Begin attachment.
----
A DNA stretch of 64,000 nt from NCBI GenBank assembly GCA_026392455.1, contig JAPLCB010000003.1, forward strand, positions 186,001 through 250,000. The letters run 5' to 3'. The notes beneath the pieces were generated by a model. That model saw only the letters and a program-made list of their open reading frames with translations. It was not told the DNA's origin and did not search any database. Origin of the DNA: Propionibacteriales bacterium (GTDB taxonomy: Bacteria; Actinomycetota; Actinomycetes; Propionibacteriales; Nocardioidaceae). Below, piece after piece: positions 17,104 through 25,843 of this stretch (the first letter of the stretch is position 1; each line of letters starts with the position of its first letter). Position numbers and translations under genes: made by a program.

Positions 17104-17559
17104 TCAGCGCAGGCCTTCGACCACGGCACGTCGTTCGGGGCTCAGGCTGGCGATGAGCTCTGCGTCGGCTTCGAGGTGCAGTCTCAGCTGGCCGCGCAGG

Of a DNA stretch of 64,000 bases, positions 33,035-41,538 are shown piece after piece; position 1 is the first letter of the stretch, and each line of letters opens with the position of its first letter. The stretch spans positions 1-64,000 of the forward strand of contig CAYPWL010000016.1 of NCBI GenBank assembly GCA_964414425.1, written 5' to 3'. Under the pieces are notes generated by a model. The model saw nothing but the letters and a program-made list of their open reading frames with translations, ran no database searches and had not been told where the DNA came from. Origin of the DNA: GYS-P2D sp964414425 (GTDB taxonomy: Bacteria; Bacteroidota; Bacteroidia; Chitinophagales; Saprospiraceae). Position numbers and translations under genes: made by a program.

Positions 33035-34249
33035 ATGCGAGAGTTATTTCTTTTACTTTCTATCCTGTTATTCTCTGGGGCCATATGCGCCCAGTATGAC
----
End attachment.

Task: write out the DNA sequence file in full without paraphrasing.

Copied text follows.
A DNA stretch of 64,000 nt from NCBI GenBank assembly GCA_026392455.1, contig JAPLCB010000003.1, forward strand, positions 186,001 through 250,000. The letters run 5' to 3'. The notes beneath the pieces were generated by a model. That model saw only the letters and a program-made list of their open reading frames with translations. It was not told the DNA's origin and did not search any database. Origin of the DNA: Propionibacteriales bacterium (GTDB taxonomy: Bacteria; Actinomycetota; Actinomycetes; Propionibacteriales; Nocardioidaceae). Below, piece after piece: positions 17,104 through 25,843 of this stretch (the first letter of the stretch is position 1; each line of letters starts with the position of its first letter). Position numbers and translations under genes: made by a program.

Positions 17104-17559
17104 TCAGCGCAGGCCTTCGACCACGGCACGTCGTTCGGGGCTCAGGCTGGCGATGAGCTCTGCGTCGGCTTCGAGGTGCAGTCTCAGCTGGCCGCGCAGG

Of a DNA stretch of 64,000 bases, positions 33,035-41,538 are shown piece after piece; position 1 is the first letter of the stretch, and each line of letters opens with the position of its first letter. The stretch spans positions 1-64,000 of the forward strand of contig CAYPWL010000016.1 of NCBI GenBank assembly GCA_964414425.1, written 5' to 3'. Under the pieces are notes generated by a model. The model saw nothing but the letters and a program-made list of their open reading frames with translations, ran no database searches and had not been told where the DNA came from. Origin of the DNA: GYS-P2D sp964414425 (GTDB taxonomy: Bacteria; Bacteroidota; Bacteroidia; Chitinophagales; Saprospiraceae). Position numbers and translations under genes: made by a program.

Positions 33035-34249
33035 ATGCGAGAGTTATTTCTTTTACTTTCTATCCTGTTATTCTCTGGGGCCATATGCGCCCAGTATGAC